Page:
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In earlier iterations of the program, sharks, rays, turtles, and birds all learned—or at least tried to learn—tasks for the military’s oceanic operations. But not all animals excel at the training. A sea lion named Hercules, for example, failed out when, despite all his training, he simply refused to take any more deep dives. The Navy sold Hercules to SeaWorld, where he was retrained to perform in shows for audiences of delighted children.

The Navy has sound reasons for primarily training dolphins. These mammals evolved to be able to precisely map their underwater environment, including in murky, shallow, and turbulent waters where manmade technology struggles. Dolphins “see” their environment through echolocation—transmitting sound waves and interpretating the “echoes” as they bounce off underwater objects.

Dolphins don’t speak with their mouths but instead emit “clicking” noises by pushing air through “phonic lips” connected to their nasal passages. The sounds are then focused through their fatty, rounded foreheads (aptly called “melons”). This process creates sounds with different frequencies and wave forms, allowing the cetaceans to gather detailed information about their surroundings and search the seafloor for threats like mines, booby traps, and enemy divers. With their stupendous sonar, dolphins can tell a round object from a square one and a hollow object from a solid one. They best the most sophisticated manmade sonar in distinguishing between similarly shaped natural and manmade objects. Purpoises are also enlisted for their abilities to repeatedly dive deeper than their human counterparts and even sophisticated drones.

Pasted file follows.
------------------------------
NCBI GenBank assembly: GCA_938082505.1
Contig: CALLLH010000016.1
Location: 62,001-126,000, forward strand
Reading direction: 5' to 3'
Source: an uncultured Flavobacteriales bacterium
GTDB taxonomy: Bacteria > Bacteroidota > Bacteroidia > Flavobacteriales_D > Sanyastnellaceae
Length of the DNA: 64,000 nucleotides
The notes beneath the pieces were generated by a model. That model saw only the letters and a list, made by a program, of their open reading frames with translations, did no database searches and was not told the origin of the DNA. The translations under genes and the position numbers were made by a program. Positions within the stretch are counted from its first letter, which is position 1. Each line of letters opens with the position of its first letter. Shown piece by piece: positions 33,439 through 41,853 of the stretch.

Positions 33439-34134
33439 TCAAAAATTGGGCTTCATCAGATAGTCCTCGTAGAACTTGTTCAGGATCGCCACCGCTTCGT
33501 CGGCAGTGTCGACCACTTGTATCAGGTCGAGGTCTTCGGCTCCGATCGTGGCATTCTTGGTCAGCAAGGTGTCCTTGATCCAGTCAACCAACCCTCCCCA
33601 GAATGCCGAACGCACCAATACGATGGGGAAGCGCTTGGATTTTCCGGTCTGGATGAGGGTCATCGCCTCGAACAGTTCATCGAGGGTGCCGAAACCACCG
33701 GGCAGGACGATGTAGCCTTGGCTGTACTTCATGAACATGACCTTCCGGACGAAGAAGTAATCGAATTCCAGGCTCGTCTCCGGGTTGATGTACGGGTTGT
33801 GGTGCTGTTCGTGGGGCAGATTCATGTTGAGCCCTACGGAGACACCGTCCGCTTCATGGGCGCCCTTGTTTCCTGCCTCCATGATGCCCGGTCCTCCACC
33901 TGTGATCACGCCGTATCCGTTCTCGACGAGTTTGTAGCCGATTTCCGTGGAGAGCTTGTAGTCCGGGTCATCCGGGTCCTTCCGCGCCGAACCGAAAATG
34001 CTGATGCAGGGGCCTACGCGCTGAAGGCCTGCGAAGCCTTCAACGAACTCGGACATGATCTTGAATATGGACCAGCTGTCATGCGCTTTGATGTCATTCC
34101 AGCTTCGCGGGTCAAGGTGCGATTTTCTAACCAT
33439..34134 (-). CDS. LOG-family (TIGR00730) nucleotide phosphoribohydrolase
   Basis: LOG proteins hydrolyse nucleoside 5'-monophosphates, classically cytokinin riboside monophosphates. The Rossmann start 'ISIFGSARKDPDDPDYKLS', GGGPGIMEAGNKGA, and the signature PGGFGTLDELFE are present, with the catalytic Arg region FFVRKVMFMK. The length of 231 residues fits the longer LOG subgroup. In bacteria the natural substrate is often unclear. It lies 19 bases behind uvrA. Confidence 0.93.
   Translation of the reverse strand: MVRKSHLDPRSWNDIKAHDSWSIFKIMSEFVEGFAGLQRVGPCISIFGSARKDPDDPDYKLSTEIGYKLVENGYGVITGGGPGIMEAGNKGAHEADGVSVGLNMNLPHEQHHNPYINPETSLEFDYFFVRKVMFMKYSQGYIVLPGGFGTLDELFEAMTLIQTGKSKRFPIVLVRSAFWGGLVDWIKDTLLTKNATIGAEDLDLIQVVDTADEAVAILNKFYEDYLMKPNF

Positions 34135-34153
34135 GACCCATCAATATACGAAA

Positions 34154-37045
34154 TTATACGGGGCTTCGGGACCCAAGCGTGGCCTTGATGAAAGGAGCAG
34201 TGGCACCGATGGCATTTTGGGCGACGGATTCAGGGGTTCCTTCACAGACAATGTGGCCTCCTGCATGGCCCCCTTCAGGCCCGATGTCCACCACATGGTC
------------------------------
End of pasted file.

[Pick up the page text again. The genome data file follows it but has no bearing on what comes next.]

The Navy’s cetacean companions have displayed their valuable skills on deployments abroad. Five dolphins protected US sailors in Cam Ranh Bay in the Vietnam War; six dolphins escorted Kuwaiti oil tankers through the Persian Gulf in the late 1980s; and nine were assigned in March 2003 to clear Iraq’s Umm Qasr harbor. The dolphins helped US-led coalition forces neutralize more than 100 threats and re-open Umm Qasr to shipping traffic just one week after the Iraq War began.

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US dolphins also participate in international military exercises, like the 2018 Rim of the Pacific exercise involving more than 1,000 soldiers and sailors from as far away as the Netherlands and New Zealand.

Other countries enlist their own military dolphins. A 2020 US Naval Institute report made waves when it suggested North Korea’s military could be training dolphins. Satellite imagery revealed pens appropriately sized for dolphin training near a major Naval base on the Taedong River, although the pens may simply have been for fish farming.